Current literature for surgical deactivation of frontal migraine trigger points does not incorporate decompression of the supraorbital foramen or fascial bands at the supraorbital rim (frontal exit) as part of the surgical procedure. To evaluate this primary compression site for the supraorbital nerve, anatomical dissections were performed and a classification system was developed.
Sixty supraorbital regions from 30 ethylene glycol–preserved cadaveric heads were dissected. Particular attention was focused on the morphology of the supraorbital rim, specifically, the presence of a supraorbital notch or supraorbital foramen. The presence or absence of a fascial band completing the notch and the patterns of fascial band variations were documented.
A supraorbital foramen was identified 27 percent of the time and a notch was identified 83 percent of the time. When a notch was encountered, a fascial band forming the floor of the notch that completed the encirclement of the supraorbital nerve was noted in 86 percent of supraorbital regions. A classification system was developed to categorize the four common fascial band variation patterns observed.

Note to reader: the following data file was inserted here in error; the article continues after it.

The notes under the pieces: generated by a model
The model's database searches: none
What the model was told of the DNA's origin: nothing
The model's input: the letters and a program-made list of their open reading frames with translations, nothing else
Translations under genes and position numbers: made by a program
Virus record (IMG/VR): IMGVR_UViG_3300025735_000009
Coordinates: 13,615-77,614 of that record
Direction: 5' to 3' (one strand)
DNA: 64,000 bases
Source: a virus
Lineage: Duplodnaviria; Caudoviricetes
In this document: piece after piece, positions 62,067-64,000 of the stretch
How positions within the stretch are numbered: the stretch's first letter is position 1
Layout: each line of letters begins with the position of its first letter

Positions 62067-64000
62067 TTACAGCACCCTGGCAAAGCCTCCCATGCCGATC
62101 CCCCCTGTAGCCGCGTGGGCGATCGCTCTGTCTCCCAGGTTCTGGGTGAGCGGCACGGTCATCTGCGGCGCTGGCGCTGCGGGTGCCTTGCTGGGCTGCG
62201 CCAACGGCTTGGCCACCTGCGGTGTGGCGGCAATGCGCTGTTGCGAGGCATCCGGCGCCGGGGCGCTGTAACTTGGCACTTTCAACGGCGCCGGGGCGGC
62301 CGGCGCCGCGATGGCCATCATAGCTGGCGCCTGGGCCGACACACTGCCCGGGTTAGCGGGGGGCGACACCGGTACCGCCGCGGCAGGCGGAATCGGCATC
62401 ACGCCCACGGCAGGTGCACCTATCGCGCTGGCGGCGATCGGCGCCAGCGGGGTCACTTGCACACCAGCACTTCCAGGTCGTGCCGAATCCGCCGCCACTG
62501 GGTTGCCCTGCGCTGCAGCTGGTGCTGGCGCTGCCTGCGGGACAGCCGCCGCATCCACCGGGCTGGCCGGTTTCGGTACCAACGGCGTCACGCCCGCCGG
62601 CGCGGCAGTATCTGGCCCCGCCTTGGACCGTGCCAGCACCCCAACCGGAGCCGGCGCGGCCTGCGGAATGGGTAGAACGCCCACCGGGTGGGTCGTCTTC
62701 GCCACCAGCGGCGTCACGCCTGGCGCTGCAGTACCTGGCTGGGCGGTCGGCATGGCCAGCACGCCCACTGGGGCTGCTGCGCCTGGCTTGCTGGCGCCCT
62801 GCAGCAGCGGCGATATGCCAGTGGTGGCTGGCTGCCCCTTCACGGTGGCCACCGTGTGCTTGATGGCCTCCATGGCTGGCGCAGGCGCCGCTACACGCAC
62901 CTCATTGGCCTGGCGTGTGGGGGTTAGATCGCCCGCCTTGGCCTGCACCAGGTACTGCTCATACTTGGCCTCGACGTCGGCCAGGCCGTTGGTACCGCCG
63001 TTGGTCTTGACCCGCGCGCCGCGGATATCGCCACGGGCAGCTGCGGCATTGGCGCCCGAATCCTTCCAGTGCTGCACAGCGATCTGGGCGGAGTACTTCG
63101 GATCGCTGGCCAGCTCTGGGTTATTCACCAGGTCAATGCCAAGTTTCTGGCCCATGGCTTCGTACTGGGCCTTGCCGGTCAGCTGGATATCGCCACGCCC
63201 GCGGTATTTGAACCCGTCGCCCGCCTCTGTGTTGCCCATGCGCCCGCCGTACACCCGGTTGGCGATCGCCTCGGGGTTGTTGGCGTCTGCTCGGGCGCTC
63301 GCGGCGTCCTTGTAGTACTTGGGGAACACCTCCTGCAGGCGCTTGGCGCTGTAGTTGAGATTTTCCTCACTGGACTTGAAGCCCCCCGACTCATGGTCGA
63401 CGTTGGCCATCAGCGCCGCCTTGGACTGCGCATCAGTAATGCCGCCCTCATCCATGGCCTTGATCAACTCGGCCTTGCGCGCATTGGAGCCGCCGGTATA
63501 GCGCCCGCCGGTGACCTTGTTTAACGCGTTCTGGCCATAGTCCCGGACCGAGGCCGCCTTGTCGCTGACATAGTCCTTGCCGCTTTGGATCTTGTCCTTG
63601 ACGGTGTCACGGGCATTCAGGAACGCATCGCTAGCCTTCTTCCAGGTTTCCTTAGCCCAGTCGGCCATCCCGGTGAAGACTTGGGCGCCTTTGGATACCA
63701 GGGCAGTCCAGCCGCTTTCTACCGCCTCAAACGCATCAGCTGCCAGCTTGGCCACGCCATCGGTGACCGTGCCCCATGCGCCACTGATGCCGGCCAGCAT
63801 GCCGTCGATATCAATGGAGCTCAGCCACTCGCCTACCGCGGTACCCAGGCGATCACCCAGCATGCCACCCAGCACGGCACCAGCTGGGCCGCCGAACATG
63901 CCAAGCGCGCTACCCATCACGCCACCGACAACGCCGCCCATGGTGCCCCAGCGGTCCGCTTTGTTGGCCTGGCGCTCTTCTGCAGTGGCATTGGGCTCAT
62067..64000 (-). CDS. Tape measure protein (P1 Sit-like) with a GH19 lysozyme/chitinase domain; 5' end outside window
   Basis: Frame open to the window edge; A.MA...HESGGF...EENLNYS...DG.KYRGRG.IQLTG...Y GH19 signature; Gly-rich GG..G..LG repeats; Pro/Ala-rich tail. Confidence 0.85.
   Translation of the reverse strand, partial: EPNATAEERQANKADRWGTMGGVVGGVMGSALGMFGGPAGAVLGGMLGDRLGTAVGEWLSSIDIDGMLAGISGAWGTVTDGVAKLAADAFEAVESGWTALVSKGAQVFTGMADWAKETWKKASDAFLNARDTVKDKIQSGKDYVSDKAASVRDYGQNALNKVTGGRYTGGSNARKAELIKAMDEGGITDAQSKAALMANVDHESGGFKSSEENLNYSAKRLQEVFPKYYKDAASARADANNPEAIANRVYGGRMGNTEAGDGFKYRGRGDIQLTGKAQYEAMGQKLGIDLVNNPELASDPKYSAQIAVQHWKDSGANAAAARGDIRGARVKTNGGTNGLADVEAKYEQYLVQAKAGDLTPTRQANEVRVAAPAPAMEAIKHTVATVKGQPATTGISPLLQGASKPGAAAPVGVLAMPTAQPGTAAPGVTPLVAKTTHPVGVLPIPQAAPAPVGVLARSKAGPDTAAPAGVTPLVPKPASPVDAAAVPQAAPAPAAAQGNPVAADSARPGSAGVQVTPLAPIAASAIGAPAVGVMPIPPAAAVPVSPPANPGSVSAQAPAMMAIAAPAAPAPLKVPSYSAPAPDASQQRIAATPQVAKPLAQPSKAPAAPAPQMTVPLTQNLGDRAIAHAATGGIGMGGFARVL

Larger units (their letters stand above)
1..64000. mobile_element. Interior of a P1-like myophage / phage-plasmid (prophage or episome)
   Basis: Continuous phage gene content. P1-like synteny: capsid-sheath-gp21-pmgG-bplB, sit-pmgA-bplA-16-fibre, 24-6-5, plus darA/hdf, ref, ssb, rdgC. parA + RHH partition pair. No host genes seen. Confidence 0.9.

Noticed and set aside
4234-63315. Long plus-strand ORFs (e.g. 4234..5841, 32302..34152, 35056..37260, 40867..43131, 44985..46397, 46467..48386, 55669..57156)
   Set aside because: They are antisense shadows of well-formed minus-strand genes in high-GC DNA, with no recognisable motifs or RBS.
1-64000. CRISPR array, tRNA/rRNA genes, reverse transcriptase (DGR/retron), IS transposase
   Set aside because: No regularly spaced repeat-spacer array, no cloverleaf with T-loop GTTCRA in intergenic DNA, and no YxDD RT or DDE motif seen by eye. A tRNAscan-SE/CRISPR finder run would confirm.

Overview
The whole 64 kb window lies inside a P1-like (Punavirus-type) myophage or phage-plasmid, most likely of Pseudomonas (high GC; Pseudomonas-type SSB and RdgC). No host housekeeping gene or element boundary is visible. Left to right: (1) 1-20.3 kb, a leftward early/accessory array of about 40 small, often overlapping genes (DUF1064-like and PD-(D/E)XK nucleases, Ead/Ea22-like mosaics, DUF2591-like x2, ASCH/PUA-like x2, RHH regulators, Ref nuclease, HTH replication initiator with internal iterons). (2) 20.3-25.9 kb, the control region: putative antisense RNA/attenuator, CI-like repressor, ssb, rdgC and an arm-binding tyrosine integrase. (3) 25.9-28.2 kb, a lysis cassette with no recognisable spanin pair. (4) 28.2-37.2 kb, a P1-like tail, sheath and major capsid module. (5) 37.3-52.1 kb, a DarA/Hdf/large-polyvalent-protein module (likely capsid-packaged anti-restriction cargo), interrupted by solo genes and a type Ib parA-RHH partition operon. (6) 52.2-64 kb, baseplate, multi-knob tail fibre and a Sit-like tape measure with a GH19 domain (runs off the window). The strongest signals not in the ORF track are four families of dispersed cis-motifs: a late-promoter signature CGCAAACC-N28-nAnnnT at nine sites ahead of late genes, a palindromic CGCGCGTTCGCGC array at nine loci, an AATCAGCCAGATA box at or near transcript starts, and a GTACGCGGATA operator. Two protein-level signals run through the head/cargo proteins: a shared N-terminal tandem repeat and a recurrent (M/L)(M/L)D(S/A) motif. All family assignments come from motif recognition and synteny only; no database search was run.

This study verifies the presence of a primary compression site for the supraorbital nerve that is proximal to the glabellar myofascial complex. Knowledge of this compression site and its possible anatomical variations will enable surgeons to perform a more complete supraorbital nerve decompression for migraine amelioration.
Jacksonville, Fla.; Dallas, Texas; and St. Louis, Mo.
From private practice; the Department of Plastic Surgery, University of Texas Southwestern Medical Center; and Neuropax Clinic.
Received for publication March 1, 2012; accepted June 12, 2012.
Disclosure: The authors have no financial interest to declare in relation to the content of this article.
Robert R. Hagan, M.D.; 12855 North Outer Forty Drive, Walker Medical Building, North Tower, Suite 380, St. Louis, Mo. 63141, email@example.com